Judicate of Torres
Iudicatus Turritanus
Torres
 (Latin)
10th century–1259
Coat of arms of Judicate of Torres
Coat of arms
Judicate of Torres
Judicate of Torres
CapitalArdara, Porto Torres, Sassari
Common languagesSardinian, Latin
GovernmentJudicate (kingdom)
Judge 
• 1060–1073
Barisone I of Torres
• 1218–1233
Marianus II of Torres
• 1236–1259
Adelasia of Torres
History 
• Established
10th century
• Disestablished
1259
Preceded by
Succeeded by
Byzantine Empire
Republic of Sassari
Republic of Genoa
Judicate of Arborea
Malaspina family

The Judicate of Logudoro or Torres (Sardinian: Judicadu de Logudoro or Torres, Rennu de Logudoro or Logu de Torres) was one of the four kingdoms or iudicati into which Sardinia was divided during the Middle Ages. It occupied the northwest part of the island from the 10th through the 13th century, bordering the Gallura to the east, Arborea to the south, and Cagliari to the southeast. Its original capital was Porto Torres. The region is still called Logudoro today.

Logudoro was the largest and earliest of the iudicati but also the second to be subsumed by a foreign power. It was divided into twenty curatoriae, ruled by curatores.

History

Sardinia was an imperial province of the Byzantine Empire until the 9th century, when the Arabs and Imazighen began pursuing aggressive policies of expansion and piracy in the Mediterranean. The conquest of Sicily by these groups in 827 effectively cut Sardinia off from the central government and military might of the empire, and the Byzantines found the island increasingly difficult to supply and defend. In the absence of instruction or reinforcement, the Sardinian provincial Byzantine officials, called iudici ("judges") began to govern autonomously. By the 10th century the island was divided into four of these provinces (giudicati, literally "judgeships"), though two — Logudoro and Arborea — were combined at the start of the 11th century. By 900, these districts had become de facto independent states, their ruling kings still titled as iudices or judikes ("judges"') after their imperial civil servant predecessors. The first capital city of the Giudicato of Logudoro was ancient Torres (now Porto Torres), but the coastal city was exposed to Arab attacks, and so the seat of the judgeship was transferred first to Ardara and finally to Sassari.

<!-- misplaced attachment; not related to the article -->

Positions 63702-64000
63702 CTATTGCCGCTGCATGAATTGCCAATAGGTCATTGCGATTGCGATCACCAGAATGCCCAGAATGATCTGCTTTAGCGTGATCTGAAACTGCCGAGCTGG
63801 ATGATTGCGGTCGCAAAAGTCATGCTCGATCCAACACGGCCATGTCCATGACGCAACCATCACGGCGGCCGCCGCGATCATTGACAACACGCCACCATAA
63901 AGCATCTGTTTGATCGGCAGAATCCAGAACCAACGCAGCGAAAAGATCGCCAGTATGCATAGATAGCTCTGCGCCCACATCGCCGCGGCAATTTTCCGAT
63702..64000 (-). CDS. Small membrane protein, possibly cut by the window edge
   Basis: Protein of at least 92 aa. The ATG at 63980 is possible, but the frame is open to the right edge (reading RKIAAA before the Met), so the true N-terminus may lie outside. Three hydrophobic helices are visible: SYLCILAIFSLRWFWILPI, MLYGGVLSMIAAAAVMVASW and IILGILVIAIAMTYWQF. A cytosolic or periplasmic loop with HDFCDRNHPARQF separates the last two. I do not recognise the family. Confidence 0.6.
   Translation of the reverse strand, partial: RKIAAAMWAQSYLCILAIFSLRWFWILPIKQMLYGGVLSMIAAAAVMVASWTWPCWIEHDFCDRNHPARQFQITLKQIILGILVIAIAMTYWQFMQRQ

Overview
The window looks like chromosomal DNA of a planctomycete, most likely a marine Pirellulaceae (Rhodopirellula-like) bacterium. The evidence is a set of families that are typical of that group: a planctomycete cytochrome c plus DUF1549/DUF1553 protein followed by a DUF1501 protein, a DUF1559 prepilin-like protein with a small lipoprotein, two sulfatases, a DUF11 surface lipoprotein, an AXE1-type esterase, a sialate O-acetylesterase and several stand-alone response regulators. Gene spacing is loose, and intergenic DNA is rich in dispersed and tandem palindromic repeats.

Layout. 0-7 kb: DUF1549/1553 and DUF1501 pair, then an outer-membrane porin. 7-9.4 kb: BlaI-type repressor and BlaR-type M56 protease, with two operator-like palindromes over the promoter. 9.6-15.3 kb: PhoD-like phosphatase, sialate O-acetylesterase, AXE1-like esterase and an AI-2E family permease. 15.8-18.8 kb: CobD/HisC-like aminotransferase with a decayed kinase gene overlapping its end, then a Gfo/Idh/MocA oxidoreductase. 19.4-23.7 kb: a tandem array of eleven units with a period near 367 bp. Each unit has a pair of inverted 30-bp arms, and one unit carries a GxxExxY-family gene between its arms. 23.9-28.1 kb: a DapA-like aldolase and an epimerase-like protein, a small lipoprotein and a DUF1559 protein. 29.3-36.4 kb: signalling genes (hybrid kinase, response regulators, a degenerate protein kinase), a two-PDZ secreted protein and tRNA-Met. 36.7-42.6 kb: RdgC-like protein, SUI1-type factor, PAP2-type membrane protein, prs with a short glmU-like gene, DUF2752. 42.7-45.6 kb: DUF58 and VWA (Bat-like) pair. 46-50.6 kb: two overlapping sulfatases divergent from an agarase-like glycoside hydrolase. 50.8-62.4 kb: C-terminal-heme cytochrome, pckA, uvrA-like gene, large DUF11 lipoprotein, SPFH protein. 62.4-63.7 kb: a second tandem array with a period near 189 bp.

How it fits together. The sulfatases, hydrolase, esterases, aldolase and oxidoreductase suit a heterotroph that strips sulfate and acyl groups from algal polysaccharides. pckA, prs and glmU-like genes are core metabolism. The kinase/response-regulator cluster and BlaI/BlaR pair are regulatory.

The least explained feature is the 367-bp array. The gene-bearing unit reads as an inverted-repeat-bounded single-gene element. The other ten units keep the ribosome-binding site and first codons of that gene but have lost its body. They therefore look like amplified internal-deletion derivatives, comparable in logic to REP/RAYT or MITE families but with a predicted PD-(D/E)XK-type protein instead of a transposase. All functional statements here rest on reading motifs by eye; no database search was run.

Basilica di Sant'Antioco di Bisarcio, figured capital with a portrait of Judge Barisone II of Torres

Logudoro only began to emerge from the fog of history during the reign of Barisone I from about 1038 to 1073. He brought Western monasticism to the island by requesting monks from Abbot Desiderius of Montecassino and in this he was supported by both Pope Alexander II and Godfrey the Bearded, Margrave of Tuscany, though the archdiocese of Pisa, thitherto the chief religious influence on the island, opposed it. The monks had spiritual, scholastic and military roles. On the death of Barisone I, Arborea chose its own judge in Marianus de Zori, while the Logudorese chose Andrew Tanca.

The kingdom of Logudoro came to an end in 1259, when the queen Adelasia died without an heir. After this, Logudoro was effectively ruled by the Genoese families of Doria and Malaspina, and the ruling family of Arborea. Sassari meanwhile became an autonomous city-state.[1]

See also

Notes

  1. ^ Casula.

References